New finds at Paphos site inhabited for thousands of years

Archaeologists exploring a multi-period site at Prastio–Mesorotsos in Paphos have uncovered a well-preserved plaster hearth and a well-built plaster floor of an Early- or Middle-Chalcolithic (2500-2300 BC) house, the antiquities department said Friday.

“This season the entirety of the final phase of a mud-plaster hearth was revealed, with a quern left in situ on top, and an adjacent large stone basin sitting on the terminal deposits of the building,” the department said.

Excavations at the site in the Dhiarizos valley, were conducted between July 10 and August 10, under the direction of Dr Andrew McCarthy, fellow of the School of History, Classics and Archaeology at the University of Edinburgh and lecturer at the College of Southern Nevada.

The site is situated around a rocky outcrop that acts as one of the most important topographical features in the valley.

“It seems to have been at a crossroads between the lowlands and the uplands and between the west of Cyprus and the rest of the island. Its location and the proximity of abundant natural resources led to the site’s extraordinary longevity, showing evidence for occupation from the Pre-pottery Neolithic until the modern day.”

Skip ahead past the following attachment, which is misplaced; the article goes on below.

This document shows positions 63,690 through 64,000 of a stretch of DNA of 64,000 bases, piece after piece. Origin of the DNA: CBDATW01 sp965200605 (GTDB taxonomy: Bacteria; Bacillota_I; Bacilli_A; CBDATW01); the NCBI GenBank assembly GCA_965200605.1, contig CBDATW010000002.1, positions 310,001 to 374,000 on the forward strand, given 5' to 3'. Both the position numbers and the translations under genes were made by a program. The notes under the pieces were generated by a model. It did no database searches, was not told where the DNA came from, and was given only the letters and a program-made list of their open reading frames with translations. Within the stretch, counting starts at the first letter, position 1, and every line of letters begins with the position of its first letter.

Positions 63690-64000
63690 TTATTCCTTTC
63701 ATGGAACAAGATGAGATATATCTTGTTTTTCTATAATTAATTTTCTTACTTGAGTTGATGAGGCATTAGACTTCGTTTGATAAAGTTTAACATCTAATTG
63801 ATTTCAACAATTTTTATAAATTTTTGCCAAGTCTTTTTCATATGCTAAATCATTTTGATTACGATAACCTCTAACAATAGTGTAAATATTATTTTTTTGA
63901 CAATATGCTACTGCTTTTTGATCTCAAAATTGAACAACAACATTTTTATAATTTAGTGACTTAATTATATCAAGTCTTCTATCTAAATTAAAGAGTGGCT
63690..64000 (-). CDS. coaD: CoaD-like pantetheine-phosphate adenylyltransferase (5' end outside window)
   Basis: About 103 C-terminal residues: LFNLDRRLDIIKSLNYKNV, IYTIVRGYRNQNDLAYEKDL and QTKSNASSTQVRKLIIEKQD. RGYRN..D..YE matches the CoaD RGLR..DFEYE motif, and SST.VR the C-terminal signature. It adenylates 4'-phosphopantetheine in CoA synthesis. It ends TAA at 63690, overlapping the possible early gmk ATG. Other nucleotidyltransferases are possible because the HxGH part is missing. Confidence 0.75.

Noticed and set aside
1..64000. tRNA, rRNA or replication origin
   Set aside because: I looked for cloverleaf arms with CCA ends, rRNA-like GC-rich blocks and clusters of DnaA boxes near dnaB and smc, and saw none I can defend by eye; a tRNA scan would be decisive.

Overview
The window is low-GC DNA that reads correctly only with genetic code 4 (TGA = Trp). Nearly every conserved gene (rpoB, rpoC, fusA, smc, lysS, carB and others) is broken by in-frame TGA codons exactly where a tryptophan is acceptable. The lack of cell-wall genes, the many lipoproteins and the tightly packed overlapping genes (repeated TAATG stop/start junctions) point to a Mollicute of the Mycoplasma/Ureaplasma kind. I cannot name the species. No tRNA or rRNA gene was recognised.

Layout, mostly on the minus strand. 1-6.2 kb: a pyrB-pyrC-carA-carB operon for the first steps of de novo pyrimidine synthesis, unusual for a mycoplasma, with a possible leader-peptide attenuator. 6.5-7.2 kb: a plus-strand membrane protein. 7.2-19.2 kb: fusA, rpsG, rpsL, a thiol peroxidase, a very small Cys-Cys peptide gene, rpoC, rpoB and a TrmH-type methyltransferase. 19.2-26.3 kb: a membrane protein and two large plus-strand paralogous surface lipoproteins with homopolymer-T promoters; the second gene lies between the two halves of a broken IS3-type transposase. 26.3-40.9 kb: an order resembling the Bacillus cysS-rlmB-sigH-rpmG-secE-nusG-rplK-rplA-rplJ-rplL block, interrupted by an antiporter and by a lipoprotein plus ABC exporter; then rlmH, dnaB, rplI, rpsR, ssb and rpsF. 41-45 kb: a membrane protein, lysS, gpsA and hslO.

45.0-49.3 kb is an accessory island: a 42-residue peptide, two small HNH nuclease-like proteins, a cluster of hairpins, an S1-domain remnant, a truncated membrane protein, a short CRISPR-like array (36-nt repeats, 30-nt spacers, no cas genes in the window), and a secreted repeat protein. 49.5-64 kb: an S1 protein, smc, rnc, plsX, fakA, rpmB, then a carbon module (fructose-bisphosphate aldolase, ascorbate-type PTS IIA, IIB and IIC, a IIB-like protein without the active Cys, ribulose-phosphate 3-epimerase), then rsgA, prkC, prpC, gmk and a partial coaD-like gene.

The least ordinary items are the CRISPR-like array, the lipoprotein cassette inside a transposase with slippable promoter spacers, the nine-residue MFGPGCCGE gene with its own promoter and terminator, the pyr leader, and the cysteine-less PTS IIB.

In the eleventh excavation season at the site, four areas of the site were investigated exposing prehistoric remains from the Neolithic, Chalcolithic and the Early and Middle Bronze Ages (2,400-1,00 BC).

The entire space was covered by collapsed roof material, which indicates that the interior deposits of this building are mostly undisturbed after the collapse of the structure.

Although the location of the walls for this building are not entirely clear, it is probably not a circular structure, rather an elliptical or sub-rectangular building, perhaps indicating its date in the Early rather than Middle-Chalcolithic period, the department said.

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